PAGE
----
An orthodox medicinal chemist might sniff at the hydrazine moiety in these molecules, but it is worth noting that P12, P13, and P17 are all derived from approved drugs (carbidopa, hydralazine, and phenelzine; substructures colored blue).
The functional roles of Pyvl and Glox modifications in proteins are poorly understood, and whether modulating them will prove useful in treating diseases remains uncertain. But the best way to answer this question will be by inventing suitable chemical probes. This paper suggests that nucleophilic fragments may prove useful.

14 March 2022

Higher hit rates with heavier halogens

Halogen bonding is an esoteric type of molecular interaction. Any first-year chemistry student can tell you that halogens are electronegative. More advanced students learn that the electron density on a halogen attached to a carbon is not evenly distributed. Rather, an electron deficient region appears directly opposite the carbon bond on chlorine, bromine, and iodine atoms. This “σ-hole” can form attractive interactions with electron-rich moieties, such as backbone carbonyl atoms. These highly directional interactions can be useful alternatives to hydrogen bonds, especially since they allow a reduction in the number of hydrogen bond donors. But how to find them? This is the topic of a recent open-access paper in Frontiers in Chemistry by Frank Boeckler and collaborators at Eberhard Karls Universität Tübingen.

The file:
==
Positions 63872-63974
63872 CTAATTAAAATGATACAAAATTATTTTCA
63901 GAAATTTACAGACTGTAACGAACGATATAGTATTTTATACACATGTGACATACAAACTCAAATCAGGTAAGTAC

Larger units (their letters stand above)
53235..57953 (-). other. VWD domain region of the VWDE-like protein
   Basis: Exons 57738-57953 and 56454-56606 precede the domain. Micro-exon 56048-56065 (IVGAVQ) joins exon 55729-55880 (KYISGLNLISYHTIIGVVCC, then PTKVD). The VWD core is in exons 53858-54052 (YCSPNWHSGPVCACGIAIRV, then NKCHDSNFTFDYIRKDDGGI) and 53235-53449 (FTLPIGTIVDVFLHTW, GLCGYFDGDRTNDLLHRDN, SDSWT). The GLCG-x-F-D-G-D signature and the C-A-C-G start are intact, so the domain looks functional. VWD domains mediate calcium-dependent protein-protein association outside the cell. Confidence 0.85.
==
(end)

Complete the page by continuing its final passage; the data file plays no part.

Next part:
The researchers constructed a library of 191 commercially available halogen-enriched fragments (called HEFLibs), which we wrote about in 2019. Most fragments have a single halogen atom, though 15 have two of the same type (two chlorine atoms, for example). The initial publication had no screening data, but the new paper describes screening the library against four diverse proteins: the methyltransferase DOT1L, the oxygenase IDO1, and the kinases AAK1 and CAMK1G.
Ligand-detected STD NMR was used as the primary screen, with proteins present at 20 µM and fragments at 1 mM each in mixtures of two. Between 9 and 57 hits were found for each target, with unique hits for all the targets except DOT1L. Some fragments hit all four targets, including one similar to the "universal fragment" we highlighted here.
Interestingly, iodine-containing fragments gave higher hit rates than bromine-containing fragments, which in turn gave higher hit rates than chlorine-containing fragments. Specifically, 9 of 14 (64%) iodine-containing fragments hit at least one target, vs 51% and 35% for bromine- and chlorine-containing fragments.